The Fourth Commandment: Honor your father and your mother.

 In Catechesis

Being Instructed by the Ten Commandments

The Fourth Commandment: Honor your father and your mother.

When I was a wee little child, I was given a gift of a small die-cast metal toy construction crane. This present was given to me by my parents. With a little imagination, I could pretend to excavate dirt and dig a deep hole in the earth. The crane was shiny green, with a red bucket, and orange strings. With the swipe of a dial the boom of the crane would either lift or lower. With the swipe of another dial the red bucket would either open and drop down or close and raise up. I would push the crane along the ground and the miniature rubber tank treads would move. Now this was a special toy to me. I treasured it. I valued it. It was unlike all other toys that I threw in a box or a drawer. I carefully kept this toy in a leather pouch made for a camera. In fact, I still have my small die-cast metal toy construction crane to this day. I still cherish it.

We all have certain gifts that we cherish. One of those gifts should be our parents. That’s right. Our father and our mother are gifts from God. They are given to us, and through them we receive even more gifts from God. Through our parents, God gives to us all that we need to sustain our bodies. Through our parents, God gives to us the gift of house and home, food and drink, clothing and shoes, and many more blessings. Thus, God teaches us to honor our father and our mother. We should treasure them and value them. We should love them and cherish them. We should honor them.

In the Fourth Commandment, the focus is shifted from our love of God to our love of neighbor. This Commandment is foundational for our understanding of serving one another in our vocations, that is, the places in life where God has placed us to love others. Our very existence came into being through the union of our father and our mother. They are the closest people to us. They are the first people that we ever knew in our lives. As we receive love from our parents, we begin to see a picture of God’s love for us. However, this picture is not complete. It is in the Gospel that God reveals His love for us in that “while we were still sinners Christ died for us” (Romans 5:8) giving us forgiveness of sins, salvation, and newness of life.

In the First Table of the Commandments, we are instructed that God is the One who makes us holy. He Himself does this for us. He alone is holy, and He alone makes us to be His holy people. He gives to us the gift of His Holy Name. In our Baptism, we are made holy and receive the gift of His name, that is, the Father, the Son, and the Holy Spirit. We now have access to the Father, through the Son, in the Holy Spirit. As He calls us out of darkness into His light (1 Peter 2:9), He continues to speak to us through His Word. He is our Creator, Redeemer, and Sanctifier.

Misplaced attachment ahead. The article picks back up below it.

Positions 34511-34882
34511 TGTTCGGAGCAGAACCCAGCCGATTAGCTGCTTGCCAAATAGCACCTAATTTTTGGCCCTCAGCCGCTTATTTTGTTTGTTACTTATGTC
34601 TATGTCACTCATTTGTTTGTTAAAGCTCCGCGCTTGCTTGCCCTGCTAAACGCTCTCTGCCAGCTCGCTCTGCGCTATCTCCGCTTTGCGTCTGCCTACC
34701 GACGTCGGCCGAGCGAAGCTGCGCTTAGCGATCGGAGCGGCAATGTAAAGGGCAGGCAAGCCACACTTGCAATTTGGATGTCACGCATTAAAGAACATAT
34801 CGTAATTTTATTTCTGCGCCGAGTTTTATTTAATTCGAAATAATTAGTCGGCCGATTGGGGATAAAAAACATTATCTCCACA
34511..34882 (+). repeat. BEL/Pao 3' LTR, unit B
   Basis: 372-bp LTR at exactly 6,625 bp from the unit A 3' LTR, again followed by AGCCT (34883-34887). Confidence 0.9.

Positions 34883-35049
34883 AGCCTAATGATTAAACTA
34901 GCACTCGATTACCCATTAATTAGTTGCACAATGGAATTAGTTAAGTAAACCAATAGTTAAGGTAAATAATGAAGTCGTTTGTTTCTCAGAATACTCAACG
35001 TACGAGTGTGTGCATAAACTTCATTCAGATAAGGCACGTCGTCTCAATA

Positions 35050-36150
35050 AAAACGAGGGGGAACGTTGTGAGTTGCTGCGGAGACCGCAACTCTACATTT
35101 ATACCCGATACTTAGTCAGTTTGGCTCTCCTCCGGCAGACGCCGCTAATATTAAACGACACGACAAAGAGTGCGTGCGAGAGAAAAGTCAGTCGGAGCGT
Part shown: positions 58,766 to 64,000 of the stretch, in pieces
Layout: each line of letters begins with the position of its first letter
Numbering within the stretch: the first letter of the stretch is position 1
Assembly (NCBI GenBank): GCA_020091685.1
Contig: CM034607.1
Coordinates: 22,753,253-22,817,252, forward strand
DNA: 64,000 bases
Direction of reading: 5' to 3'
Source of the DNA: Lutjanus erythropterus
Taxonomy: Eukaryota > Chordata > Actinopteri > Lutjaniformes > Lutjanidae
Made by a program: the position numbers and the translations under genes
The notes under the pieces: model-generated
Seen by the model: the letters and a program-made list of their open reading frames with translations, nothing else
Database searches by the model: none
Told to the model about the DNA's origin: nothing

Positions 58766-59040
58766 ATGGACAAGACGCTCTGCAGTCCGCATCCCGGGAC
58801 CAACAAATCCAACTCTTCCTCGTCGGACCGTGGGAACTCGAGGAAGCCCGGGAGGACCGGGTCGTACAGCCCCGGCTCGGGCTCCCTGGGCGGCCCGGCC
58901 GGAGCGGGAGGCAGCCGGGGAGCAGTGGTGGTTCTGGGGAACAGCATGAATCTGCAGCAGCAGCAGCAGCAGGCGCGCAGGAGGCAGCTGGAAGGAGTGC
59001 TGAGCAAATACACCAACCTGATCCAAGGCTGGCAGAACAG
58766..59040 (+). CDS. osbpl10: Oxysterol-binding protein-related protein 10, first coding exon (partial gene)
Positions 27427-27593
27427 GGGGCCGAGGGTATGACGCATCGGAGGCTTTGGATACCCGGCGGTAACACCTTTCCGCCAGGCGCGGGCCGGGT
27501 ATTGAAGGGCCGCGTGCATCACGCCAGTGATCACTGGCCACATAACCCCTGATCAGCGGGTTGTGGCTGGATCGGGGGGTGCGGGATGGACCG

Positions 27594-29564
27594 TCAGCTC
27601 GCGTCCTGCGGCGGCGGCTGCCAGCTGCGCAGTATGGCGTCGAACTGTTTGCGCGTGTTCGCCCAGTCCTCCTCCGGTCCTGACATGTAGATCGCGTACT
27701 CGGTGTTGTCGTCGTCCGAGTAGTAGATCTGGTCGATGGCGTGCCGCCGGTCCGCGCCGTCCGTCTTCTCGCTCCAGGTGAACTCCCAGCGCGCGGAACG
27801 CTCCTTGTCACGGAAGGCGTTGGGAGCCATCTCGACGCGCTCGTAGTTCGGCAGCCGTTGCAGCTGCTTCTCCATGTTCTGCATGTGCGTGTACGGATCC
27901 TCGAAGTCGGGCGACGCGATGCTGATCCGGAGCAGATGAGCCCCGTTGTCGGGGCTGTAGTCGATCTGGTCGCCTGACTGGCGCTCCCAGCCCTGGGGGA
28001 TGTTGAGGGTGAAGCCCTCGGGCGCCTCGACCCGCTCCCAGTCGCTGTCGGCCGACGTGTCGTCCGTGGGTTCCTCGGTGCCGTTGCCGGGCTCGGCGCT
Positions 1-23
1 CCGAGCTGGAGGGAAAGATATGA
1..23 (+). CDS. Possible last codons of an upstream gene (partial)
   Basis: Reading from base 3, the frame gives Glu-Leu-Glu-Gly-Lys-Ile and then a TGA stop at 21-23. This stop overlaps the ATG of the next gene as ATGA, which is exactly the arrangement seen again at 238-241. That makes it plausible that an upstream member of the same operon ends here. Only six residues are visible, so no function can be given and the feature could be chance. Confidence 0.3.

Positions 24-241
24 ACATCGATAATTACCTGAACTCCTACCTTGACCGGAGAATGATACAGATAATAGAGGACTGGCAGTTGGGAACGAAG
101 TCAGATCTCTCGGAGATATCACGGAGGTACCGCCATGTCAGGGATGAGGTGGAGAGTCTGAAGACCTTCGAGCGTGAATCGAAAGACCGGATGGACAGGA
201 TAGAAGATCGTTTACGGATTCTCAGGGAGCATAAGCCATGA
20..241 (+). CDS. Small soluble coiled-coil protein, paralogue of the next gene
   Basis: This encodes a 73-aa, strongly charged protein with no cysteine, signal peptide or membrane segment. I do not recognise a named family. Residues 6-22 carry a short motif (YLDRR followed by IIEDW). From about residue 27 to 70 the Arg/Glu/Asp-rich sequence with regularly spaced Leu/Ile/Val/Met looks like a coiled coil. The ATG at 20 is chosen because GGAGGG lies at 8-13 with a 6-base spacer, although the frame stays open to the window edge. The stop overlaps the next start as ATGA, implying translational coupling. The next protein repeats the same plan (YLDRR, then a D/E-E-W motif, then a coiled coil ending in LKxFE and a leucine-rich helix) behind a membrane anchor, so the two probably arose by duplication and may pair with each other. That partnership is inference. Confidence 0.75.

In the Second Table of the Commandments, we are instructed in how we are to live as God’s holy people in an unholy and unclean world. In this life, the devil will continue to try to deceive us. The tempter will tempt us to become defiled and desecrate God’s Holy Name. The ancient serpent tries to teach us that it is acceptable to despise and anger our parents and other authorities. The evil foe entices us to walk in the old way of rebellion against God and His representatives on earth. In fact, Satan wants us to be lovers of pleasure and the things of this fallen world instead of being lovers of God (2 Timothy 3:4).

However, the Holy Spirit is at work in us through the power of the Gospel. The Lord dresses us in the armor of light (Romans 13:12), gives us the Sword of the Spirit (Ephesians 6:17), and invites us to pray. And if we tie the Forth Commandment with the Fourth petition of the Lord’s Prayer, we see that we are asking God to give us our daily bread and to lead us to realize that He gives everything that we need to support our bodies through the masks of our parents and other authorities. God’s giving hand is seen in their extended hands to give us gifts from God. We are to receive these gifts with thanksgiving in serving and obeying them as God’s representatives on earth. In the Fifth petition of the Lord’s Prayer, we ask that God would deliver us from every evil of body and soul. The Son of God came to destroy the works of the evil one who incites us to bite the hand that feeds us.

God is love. As God has loved us, we are learning to love one another. This love begins with our parents. “We should fear and love God so that we do not despise or anger our parents and other authorities, but honor them, serve and obey them, love and cherish them.” (Small Catechism, The Fourth Commandment) Through the work of the Holy Spirit, we are beginning to see things differently. We are being renewed in our thinking, speaking, and acting. We are learning to walk in newness of life loving others as God has loved us. We love because He has first loved us.

Rev. Brian L. Kachelmeier serves as pastor at Redeemer Evangelical Lutheran Church, Los Alamos, NM

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